11 resources to discover content ideas for your editorial calendar

/ January 22, 2019 / No Comments / In Content & SEO - Content Strategy / By

Imagine you have a large extended and close family of, say, 30 uncles, aunts, cousins, nephews, etc. Every year come Christmas, all are expecting Christmas gifts.

With such so many gifts to acquire and gift, you begin jotting down ideas two months in advance. But even though you’ve known them your entire life (or their entire lives) and know exactly what makes them laugh, tick, and cry, where and how will you even begin to look?

Each one of them has his or her own passions and needs. Finding the perfect gift that treads that fine line of fulfilling an expectation or satisfying a need while keeping within your budget isn’t easy.

Now, I don’t know many people who need to find 30 perfect Christmas gifts. But the basis of such a problem is one that resonates with many content marketers when it’s time to craft an editorial calendar.

Ideally, content ideas should flow from the knowledge you have acquired about your target audience. But not every idea is feasible. Those that require more time, budget, or resources than you have available are immediately discarded. And that also goes for those that don’t fit your content marketing goals.

Having created our fair share of editorial calendars for both ourselves and our clients at Dear Content, we know just how frustrating this process can be. That’s why we’ve decided to put together our list of top 11 resources from which we find inspiration and ideas to build a editorial calendar:

  • Idea Backlog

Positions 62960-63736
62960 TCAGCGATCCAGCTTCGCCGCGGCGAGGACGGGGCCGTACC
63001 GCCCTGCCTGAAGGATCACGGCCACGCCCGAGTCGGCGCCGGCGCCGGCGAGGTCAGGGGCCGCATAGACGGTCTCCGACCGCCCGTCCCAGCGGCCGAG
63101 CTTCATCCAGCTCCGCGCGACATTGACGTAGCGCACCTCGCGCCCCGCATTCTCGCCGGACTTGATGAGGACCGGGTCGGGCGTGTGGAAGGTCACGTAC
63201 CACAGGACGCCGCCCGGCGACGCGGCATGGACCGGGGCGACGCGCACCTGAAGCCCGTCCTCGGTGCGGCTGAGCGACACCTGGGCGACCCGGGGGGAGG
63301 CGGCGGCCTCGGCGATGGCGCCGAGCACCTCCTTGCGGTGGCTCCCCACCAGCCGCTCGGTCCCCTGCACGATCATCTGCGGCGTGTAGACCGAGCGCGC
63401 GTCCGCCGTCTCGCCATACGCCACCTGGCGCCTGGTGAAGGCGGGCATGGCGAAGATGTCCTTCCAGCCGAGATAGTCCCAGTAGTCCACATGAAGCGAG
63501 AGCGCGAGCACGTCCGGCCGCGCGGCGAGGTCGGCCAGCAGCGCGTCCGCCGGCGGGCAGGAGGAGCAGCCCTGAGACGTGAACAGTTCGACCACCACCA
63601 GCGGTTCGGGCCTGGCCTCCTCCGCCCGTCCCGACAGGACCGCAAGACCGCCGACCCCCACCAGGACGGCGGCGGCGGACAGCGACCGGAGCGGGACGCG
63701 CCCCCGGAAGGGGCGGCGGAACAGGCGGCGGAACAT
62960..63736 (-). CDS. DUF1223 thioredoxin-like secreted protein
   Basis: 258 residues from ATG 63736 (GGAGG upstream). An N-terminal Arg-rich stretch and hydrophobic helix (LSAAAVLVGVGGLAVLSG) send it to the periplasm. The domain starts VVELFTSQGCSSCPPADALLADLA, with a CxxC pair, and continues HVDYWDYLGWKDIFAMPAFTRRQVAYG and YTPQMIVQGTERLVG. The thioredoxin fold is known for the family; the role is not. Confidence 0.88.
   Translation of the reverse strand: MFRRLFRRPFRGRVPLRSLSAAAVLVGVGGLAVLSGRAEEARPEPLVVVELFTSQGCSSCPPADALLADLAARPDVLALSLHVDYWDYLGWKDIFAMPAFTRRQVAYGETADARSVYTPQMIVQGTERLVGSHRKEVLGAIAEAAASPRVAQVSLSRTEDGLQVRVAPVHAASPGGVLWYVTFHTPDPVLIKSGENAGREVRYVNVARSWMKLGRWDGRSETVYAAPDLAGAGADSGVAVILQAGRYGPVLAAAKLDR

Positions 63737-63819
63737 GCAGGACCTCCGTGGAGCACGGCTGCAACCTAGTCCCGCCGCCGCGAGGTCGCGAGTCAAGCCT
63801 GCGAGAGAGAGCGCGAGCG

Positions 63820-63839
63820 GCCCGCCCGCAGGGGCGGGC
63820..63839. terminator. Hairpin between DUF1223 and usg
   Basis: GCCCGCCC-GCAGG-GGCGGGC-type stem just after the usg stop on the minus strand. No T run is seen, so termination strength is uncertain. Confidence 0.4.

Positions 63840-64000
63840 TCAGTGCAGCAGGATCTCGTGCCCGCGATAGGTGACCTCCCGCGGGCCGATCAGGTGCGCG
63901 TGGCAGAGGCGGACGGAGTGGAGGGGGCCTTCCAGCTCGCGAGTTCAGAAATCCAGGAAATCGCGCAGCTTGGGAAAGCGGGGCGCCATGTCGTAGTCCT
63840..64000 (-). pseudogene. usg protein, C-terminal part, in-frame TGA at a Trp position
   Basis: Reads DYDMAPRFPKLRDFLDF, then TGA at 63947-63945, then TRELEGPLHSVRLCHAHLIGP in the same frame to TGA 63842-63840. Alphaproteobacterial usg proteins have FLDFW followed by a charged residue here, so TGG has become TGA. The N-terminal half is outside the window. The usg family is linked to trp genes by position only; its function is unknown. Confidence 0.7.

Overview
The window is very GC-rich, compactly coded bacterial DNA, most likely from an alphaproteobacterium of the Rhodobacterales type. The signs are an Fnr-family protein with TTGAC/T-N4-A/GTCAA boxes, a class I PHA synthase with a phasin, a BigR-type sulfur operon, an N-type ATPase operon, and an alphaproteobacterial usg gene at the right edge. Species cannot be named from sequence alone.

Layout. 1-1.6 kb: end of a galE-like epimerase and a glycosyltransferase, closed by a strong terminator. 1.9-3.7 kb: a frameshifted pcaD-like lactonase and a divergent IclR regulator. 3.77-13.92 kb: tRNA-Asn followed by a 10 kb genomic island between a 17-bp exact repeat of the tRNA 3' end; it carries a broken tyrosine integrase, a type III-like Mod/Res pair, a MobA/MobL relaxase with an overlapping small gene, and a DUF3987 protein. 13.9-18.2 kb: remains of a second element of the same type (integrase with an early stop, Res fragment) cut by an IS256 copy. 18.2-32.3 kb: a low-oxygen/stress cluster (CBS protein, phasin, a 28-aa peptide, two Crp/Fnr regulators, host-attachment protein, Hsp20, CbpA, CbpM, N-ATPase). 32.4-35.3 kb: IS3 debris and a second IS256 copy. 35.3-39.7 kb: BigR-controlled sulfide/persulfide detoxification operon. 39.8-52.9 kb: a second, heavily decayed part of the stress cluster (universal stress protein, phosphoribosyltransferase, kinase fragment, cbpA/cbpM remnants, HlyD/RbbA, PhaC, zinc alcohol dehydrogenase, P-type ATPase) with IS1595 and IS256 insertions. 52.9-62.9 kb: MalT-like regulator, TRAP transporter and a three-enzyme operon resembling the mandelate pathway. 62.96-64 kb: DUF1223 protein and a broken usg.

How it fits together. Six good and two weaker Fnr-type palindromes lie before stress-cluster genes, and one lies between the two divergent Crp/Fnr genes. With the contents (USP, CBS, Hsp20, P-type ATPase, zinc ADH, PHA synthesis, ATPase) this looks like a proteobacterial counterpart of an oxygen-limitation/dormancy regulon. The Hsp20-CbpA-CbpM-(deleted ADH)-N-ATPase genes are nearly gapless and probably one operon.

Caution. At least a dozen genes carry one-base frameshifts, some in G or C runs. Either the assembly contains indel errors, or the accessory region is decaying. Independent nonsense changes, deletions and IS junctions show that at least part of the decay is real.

• Google Analytics
  • Google Search Console
  • Content archive
  • SEMrush
  • Buzzsumo
  • Quora
  • AnswerThePublic
  • Industry News
  • Grandma’s Calendar
  • News Calendar

Idea Backlog

This is perhaps the most obvious, which makes it a good place to start.

If you have the habit of updating and revising your idea backlog consistently throughout the year, this should be the first place you go to when it’s time to plan your next editorial calendar.

If you aren’t already doing so, include links and references to the source every time you add a new idea to your backlog. Be as detailed as possible — especially the ones that come out of the blue (like the one that popped up because the article you were reading reminded you of the conversation the lady in the bus was having with her friend as you headed into work this morning).

Oh yes, sparks of ideas can come from the most random and windy of roads your creative mind decides to embark on.

To ensure your content strategy is more SEO-oriented, make the extra effort to insert data (keyword search volume, keyword difficulty level, etc) that can help with prioritising your content.

Google Analytics

What better place to discover content ideas than the source that can direct you to the exact piece of content that connected most with your audience.

We’re talking about pages that are generating the most organic traffic, conversions, engagement, and have the lowest bounce rates.

Try to spot similarities among your best-performing pages: Are they of the same topic or category? Do they have similar page types or formats?

The GA reports that can best help with generating content ideas are:

  • Behaviour → Site Content → Landing Pages: This is to find out which pages are attracting the most traffic for your site. Contrast session numbers, which are purely quantitative, to other more-qualitative metrics such as bounce rate or the number of pages per session. Likewise for traffic data vs conversion rate.
  • Conversions → Goals → Goal URLs: This will tell you on which pages you’re getting the most conversions.
  • Conversions → Attribution → Model Comparison Tool: By selecting the landing page dimension in this tool, you will find the content that’s generating the most conversions — be it as a first or last interaction. You’ll also find that the results may differ drastically between them, especially for content targeted at TOF (top of the funnel).
  • Acquisition → Social → Landing Pages: This lists the most-shared URLs on social media.